Confidence grows as troops take solid positions in Baghdad

Published 12:00 am Tuesday, April 8, 2003

U.S. forces set up a base in central Baghdad and a warplane dropped bunker-busting bombs aimed at President Saddam Hussein and his two sons. President Bush met with British Prime Minister Tony Blair to discuss the battlefield and plans for a postwar Iraq.

Iraqi forces staged a counterattack in the capital shortly after dawn Tuesday, sending fighters to overrun U.S. soldiers holding a strategic intersection leading to a bridge over the Tigris River. U.S. troops strafed the Iraqis from planes overhead and with mortar and artillery fire. At least 50 Iraqi fighters were killed and two U.S. soldiers were wounded, one seriously, by rooftop snipers.

In the midst of Monday's assault on Baghdad, a lone B-1B bomber carried out a massive strike on what the coalition described as a ''leadership target'' in the upscale al-Mansour neighborhood where senior Iraqi officials, possibly including Saddam and his two sons, were believed to be meeting. U.S. officials, speaking on condition of anonymity, said American intelligence learned of the high-level meeting Monday morning.

Email newsletter signup

It was not clear who was killed; the strike left a smoking crater of dirt and concrete 60 feet deep and destroyed three nearby houses. Iraqi rescue workers pulled three bodies from the rubble but said the toll could be as high as 14. There were no unusual security measures; a reporter was able to examine the site, talk with neighbors and watch the search without interference.

U.S. troops in Baghdad have no plans to pull back, Army Col. David Perkins said Tuesday. They now control most of the west bank of the Tigris, which divides the city, and they plan to join up with U.S. forces at the airport, further west. The Marines are advancing from the east.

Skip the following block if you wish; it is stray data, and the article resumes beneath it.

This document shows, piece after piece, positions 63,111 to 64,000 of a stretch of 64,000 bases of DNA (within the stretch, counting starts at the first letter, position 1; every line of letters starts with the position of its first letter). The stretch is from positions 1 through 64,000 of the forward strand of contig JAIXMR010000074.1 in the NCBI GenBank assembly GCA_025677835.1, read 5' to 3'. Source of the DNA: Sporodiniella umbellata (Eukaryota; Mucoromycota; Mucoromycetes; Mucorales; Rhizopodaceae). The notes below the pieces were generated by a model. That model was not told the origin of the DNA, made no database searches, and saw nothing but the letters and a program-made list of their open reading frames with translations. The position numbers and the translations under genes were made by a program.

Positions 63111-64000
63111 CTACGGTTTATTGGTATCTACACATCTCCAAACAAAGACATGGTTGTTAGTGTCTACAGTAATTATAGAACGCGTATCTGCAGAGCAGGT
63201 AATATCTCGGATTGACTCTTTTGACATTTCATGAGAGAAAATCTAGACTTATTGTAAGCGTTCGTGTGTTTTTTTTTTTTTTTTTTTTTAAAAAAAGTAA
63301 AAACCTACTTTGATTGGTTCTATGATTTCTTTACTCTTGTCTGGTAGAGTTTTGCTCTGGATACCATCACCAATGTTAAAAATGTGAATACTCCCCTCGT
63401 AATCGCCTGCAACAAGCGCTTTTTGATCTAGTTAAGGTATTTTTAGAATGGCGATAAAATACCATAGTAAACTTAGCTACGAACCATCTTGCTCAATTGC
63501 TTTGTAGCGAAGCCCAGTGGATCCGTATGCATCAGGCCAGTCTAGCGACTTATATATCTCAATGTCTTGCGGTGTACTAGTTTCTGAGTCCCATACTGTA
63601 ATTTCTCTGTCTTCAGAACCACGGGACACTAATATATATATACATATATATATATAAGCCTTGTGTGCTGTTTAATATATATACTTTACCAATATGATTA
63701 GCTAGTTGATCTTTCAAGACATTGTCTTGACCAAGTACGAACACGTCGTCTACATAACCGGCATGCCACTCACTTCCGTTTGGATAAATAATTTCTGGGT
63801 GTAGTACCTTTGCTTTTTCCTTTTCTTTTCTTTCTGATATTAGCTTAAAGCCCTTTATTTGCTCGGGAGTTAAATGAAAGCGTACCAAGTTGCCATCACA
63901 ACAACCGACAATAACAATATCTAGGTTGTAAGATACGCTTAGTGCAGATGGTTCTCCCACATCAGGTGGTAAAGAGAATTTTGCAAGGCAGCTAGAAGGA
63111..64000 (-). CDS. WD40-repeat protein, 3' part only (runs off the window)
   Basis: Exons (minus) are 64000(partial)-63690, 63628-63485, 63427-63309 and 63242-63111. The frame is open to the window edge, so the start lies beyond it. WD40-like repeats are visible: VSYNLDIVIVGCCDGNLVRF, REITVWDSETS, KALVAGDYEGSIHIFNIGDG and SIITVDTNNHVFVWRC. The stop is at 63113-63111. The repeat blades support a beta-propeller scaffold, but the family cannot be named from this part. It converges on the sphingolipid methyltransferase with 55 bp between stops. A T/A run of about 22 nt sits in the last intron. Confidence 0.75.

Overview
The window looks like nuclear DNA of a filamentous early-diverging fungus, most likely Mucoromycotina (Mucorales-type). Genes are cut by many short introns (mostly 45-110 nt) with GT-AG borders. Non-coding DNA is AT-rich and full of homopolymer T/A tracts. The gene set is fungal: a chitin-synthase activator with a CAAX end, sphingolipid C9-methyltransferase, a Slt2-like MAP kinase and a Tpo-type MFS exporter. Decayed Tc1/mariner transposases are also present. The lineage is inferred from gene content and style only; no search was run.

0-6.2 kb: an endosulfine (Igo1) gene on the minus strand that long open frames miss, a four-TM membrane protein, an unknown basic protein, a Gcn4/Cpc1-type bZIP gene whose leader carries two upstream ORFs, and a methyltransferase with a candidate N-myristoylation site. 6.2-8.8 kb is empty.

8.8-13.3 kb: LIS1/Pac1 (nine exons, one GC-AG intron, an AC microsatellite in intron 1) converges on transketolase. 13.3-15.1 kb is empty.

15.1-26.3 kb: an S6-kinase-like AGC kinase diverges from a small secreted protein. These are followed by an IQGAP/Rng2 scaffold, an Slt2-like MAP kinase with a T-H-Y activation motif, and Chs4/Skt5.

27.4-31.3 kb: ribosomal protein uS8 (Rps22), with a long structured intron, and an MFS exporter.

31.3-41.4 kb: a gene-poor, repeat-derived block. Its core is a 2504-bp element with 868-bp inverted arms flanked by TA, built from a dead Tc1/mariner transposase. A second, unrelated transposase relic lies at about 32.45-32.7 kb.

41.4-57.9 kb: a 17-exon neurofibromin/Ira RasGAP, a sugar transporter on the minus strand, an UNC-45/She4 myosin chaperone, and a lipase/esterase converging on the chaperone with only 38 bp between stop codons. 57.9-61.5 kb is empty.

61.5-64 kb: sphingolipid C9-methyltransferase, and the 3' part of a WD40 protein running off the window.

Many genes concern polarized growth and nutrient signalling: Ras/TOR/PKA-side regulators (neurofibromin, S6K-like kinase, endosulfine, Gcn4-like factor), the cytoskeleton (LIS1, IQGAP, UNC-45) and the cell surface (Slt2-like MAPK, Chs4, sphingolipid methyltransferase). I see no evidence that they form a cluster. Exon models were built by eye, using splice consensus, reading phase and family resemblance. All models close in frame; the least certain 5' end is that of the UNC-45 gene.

''We survived the first night, and that's usually the most difficult one,'' said Perkins, commander of the 3rd Infantry Division's 2nd Brigade.

The soldiers hunkered down in the sprawling, blue-and-gold-domed New Presidential Palace, where Saddam once slept, and patrolled neighborhoods in the city's center. At least a dozen Iraqis were being held in a hastily erected holding pen on the grounds.

As American and British forces advanced, their political leaders met in Belfast, Northern Ireland. It was the second summit for Bush and Blair since the fighting began. At a press conference, the leaders said they were committed to rebuilding the country.

''When the war is finished, it will not be easy, but we're going to see it through. The free Iraq will be ruled by law and not by a dictator,'' Bush said. ''A free Iraq will give up all its weapons of mass destruction. A free Iraq will set itself on the path of democracy.''

As airstrikes continued Tuesday, Arab satellite network Al-Jazeera reported its office was bombed, killing one staffer. While the network's cameras rolled, a second bomb fell in the same neighborhood on the Tigris, where a number of TV channels have offices. Abu Dhabi TV said its office had also been hit.

Later, the Palestine Hotel, home base for many journalists, was struck by tank fire. A television cameraman for Reuters news agency was killed and at least four other journalists were injured.